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Instructional curriculum improves medical staff knowledge and efficacy for patients experiencing intimate partner violence.

Edwardsen EA, Dichter ME, Walsh P, Cerulli C. Instructional curriculum improves medical staff knowledge and efficacy for patients experiencing intimate partner violence. Military medicine. 2011 Nov 1; 176(11):1260-4.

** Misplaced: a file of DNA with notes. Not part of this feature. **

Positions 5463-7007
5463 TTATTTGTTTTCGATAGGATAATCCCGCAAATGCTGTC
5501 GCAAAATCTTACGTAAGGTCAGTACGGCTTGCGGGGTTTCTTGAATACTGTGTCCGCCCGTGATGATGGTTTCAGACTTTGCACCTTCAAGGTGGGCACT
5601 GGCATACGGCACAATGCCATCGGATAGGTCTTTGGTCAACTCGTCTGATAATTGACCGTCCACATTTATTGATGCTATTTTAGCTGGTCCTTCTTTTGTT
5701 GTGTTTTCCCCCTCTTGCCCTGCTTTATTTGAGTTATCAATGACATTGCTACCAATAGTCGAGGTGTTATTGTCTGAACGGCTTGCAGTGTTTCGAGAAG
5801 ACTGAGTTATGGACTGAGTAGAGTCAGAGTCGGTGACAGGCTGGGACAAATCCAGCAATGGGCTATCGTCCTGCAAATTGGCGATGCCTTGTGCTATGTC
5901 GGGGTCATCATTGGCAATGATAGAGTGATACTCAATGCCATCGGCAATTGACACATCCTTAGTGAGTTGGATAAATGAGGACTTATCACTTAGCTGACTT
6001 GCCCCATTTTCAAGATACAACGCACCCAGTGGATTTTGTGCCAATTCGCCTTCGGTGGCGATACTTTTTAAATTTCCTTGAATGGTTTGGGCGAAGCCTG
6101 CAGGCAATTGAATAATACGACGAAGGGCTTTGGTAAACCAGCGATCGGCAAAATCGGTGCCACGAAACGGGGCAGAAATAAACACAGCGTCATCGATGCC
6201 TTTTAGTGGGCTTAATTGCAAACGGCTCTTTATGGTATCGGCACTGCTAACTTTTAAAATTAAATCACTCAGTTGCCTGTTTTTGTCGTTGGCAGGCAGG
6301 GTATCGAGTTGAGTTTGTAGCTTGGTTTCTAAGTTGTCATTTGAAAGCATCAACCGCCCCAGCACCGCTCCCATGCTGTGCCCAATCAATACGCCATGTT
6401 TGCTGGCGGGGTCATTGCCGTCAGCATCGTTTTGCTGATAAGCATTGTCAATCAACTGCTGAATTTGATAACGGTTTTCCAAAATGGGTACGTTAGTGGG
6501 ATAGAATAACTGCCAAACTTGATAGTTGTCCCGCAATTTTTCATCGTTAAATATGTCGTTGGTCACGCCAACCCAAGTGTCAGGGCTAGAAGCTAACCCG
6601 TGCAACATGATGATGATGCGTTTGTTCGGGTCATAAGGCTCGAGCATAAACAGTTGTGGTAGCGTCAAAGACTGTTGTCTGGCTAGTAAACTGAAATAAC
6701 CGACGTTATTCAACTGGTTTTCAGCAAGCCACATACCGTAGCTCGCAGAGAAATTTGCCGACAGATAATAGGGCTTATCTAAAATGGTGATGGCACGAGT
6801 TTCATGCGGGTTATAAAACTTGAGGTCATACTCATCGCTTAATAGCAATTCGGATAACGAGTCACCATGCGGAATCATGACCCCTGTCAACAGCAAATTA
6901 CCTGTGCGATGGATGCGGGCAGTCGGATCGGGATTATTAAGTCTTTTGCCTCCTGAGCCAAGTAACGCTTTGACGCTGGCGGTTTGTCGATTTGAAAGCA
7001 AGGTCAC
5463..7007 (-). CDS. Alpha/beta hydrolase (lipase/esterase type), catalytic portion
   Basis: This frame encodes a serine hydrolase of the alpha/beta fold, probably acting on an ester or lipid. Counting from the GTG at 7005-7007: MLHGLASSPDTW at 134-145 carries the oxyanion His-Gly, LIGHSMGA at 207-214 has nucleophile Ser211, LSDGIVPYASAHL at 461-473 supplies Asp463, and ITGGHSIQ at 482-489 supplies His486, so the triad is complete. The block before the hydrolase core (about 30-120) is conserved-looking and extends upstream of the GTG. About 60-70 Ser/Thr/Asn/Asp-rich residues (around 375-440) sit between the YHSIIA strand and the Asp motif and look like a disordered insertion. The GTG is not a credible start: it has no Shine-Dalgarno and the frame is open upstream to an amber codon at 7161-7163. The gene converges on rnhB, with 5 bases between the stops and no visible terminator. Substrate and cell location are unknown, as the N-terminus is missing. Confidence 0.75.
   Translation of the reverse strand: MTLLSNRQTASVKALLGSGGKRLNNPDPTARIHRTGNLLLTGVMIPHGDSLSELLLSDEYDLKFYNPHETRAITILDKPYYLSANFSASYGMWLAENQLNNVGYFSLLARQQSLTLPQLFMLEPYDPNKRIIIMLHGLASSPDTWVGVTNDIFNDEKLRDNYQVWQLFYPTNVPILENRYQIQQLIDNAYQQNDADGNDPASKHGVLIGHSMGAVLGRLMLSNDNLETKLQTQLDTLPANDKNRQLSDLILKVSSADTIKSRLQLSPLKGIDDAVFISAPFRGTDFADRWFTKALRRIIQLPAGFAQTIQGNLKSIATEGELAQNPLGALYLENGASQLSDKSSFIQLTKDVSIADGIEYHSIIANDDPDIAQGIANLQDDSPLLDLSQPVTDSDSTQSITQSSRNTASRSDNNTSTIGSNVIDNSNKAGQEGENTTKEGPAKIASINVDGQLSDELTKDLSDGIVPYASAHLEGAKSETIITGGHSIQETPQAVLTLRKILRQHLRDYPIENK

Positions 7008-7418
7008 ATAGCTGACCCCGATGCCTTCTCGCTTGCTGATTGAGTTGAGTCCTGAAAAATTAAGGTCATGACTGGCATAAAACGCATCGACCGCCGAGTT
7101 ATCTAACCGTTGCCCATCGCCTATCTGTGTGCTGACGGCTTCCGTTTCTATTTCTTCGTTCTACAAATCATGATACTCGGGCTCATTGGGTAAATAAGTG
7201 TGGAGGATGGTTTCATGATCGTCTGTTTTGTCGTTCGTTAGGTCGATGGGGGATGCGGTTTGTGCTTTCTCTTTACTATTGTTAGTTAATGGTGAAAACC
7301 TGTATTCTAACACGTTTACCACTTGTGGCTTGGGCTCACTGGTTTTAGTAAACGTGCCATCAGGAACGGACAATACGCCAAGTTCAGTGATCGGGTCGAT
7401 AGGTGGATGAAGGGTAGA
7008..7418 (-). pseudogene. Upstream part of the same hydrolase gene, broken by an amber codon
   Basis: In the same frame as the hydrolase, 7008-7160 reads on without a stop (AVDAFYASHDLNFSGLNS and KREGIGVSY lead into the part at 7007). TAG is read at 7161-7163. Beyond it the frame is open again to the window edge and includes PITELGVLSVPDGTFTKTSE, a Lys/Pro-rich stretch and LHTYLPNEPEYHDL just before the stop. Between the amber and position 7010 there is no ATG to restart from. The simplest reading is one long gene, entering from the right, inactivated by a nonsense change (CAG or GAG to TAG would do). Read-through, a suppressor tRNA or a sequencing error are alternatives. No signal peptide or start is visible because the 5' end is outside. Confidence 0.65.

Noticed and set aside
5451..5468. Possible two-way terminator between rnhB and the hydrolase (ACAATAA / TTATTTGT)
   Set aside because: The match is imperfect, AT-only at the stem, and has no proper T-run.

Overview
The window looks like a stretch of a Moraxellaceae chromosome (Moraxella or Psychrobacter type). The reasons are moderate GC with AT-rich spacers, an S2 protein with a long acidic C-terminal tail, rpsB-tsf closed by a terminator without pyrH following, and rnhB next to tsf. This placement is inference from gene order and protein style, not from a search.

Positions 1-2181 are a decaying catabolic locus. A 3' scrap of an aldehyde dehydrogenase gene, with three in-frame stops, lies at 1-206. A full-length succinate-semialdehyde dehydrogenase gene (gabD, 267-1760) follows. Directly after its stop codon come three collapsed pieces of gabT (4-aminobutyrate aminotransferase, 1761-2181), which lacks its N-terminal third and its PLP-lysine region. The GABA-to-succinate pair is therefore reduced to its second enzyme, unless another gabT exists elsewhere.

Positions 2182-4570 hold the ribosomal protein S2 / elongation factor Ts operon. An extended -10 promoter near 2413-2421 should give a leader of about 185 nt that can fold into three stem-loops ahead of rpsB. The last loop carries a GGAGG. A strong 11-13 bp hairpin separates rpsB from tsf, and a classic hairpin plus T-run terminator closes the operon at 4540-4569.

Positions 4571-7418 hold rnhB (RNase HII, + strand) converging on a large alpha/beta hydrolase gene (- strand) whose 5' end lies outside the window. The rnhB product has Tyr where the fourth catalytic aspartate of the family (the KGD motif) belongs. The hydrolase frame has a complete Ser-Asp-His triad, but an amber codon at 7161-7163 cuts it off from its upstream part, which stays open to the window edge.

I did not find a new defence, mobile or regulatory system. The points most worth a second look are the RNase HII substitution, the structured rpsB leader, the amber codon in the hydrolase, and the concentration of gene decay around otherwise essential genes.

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OBJECTIVES: This study assesses Veterans Affairs mental health providers' understanding of intimate partner violence (IPV) and the perception of patient benefit of routine inquiry and service referral. The impact of an instructional curriculum was also examined following an interactive training. METHODS: An evidence-based curriculum was offered to Veterans Affairs mental health providers. The curriculum utilized didactic methods, case scenarios, and resources regarding referrals and statutes regarding crimes related to violence and abuse. The participants completed pre- and post-training surveys to assess their perceptions about IPV and to evaluate the training. RESULTS: Seventy-three individuals completed the training. Fifty-four of the participants were female, and thirty-three were over the age of 45 years. Fifty-one individuals completed both surveys. There were no differences between participants' views of the seriousness of IPV in the community or their practices before or after the training. However, participants scored significantly higher on the knowledge and efficacy measures after the training (p < 0.001). CONCLUSION: Following an educational intervention, providers demonstrate more knowledge and efficacy regarding routine inquiry and referral for IPV. Barriers to universal implementation still warrant attention.

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